Spin Cycle: Only the Conservatives are free traders, right?
Proposed Trans-Pacific Partnership could be test of Liberal, NDP commitment to trade
"Ninety-nine per cent of the trade access created by governments in Canada have been created by Conservative governments" — Stephen Harper
The last time a Canadian election was fought over a trade agreement was 1988.
Back then, the controversy was over the Canada-U.S. deal negotiated by then Conservative prime minister Brian Mulroney and opposed by the Liberals (John Turner) and NDP (Ed Broadbent).
In his book, Fights of Our Lives: Elections, Leadership, and the Making of Canada, longtime Liberal party strategist John Duffy singled out the "free trade election" of 1988 as one of the five most important in Canadian history, largely because it "marked a new prominence in the role given to policy issues in election campaigns," he wrote.
Canadians have actually fought three elections over free trade (1891, 1911 and 1988), and now, in the late stages of the 2015 campaign, trade has reared its head again with the largely backroom negotiation of the Trans-Pacific Partnership, potentially the biggest trade deal ever as it encompasses 12 countries representing nearly 40 per cent of the world's GDP.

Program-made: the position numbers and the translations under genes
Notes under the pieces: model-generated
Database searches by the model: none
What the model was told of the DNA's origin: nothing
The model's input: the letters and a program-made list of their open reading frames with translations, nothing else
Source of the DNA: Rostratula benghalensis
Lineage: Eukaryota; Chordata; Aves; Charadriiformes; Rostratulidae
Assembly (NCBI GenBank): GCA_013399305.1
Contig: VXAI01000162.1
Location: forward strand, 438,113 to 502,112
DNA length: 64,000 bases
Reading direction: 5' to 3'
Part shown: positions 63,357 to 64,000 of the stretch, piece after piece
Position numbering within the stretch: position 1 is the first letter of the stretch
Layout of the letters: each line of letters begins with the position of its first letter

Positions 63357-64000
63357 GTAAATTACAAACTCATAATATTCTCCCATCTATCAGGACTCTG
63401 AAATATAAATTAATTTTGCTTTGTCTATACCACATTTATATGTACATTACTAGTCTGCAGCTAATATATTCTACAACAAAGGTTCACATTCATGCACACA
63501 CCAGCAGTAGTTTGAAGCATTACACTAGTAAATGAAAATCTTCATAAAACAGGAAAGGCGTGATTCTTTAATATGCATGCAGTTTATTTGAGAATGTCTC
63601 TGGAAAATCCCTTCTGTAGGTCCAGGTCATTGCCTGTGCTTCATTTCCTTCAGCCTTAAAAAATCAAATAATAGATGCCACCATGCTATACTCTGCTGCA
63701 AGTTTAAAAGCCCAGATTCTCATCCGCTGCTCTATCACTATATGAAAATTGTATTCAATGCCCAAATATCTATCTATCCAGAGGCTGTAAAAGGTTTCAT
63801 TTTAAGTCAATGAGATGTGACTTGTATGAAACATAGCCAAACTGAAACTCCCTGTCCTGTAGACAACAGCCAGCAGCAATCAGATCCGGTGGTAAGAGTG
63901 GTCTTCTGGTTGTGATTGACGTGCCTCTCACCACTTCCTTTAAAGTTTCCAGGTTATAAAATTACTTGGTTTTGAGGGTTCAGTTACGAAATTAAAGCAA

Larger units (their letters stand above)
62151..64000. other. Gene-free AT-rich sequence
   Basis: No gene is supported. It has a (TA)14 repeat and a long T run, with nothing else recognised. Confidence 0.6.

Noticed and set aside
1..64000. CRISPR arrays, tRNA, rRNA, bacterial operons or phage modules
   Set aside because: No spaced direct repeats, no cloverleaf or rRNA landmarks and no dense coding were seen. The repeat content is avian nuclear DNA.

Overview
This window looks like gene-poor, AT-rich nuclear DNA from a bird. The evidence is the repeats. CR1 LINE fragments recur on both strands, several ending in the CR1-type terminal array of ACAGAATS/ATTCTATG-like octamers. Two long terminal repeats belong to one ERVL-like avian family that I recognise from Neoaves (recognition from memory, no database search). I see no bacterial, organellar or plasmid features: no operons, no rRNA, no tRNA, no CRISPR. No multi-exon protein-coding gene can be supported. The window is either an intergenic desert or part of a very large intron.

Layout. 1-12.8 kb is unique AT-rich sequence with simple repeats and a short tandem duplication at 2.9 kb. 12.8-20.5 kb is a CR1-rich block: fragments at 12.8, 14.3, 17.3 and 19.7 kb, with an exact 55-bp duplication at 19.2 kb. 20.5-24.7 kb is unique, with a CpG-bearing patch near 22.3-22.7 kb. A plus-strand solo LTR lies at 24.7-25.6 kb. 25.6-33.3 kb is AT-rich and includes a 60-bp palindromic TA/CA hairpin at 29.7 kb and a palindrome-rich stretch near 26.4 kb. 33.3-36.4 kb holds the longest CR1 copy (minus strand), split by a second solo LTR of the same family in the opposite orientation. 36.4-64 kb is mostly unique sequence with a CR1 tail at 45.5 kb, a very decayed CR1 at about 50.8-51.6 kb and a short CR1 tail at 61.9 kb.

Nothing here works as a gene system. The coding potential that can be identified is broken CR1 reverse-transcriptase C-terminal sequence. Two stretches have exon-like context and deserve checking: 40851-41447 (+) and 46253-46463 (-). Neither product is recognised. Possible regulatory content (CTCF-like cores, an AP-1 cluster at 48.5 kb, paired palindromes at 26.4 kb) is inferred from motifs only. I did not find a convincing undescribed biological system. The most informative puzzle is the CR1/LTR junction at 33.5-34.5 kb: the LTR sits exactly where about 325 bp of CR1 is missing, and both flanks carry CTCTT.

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How big a role the TPP will play in the last two weeks of this campaign remains to be seen, but all parties are now circling the deal looking for political advantage.
On the campaign trail, Stephen Harper has been saying that only the Conservatives could be trusted to see this project through.
"Unlike the other parties, we're not going to walk away from a trade negotiation at the first sign of worry," Harper said last week. "The jobs of the future in a global economy are going to depend on our privileged access to international markets."
Harper is fond of boasting that when he took power in 2006, Canada had trade deals with only five countries, including our NAFTA partners, the U.S. and Mexico.
The other three, negotiated by the Jean Chretien Liberals were with Israel, Chile and Costa Rica.
Under his watch, he says, that number has grown to 44 countries, making up more than half of the global economy.
In this view, the TPP — which would add Japan's famously closed domestic market and some other emerging Asian nations to that total — is simply too big a bauble to be ignored.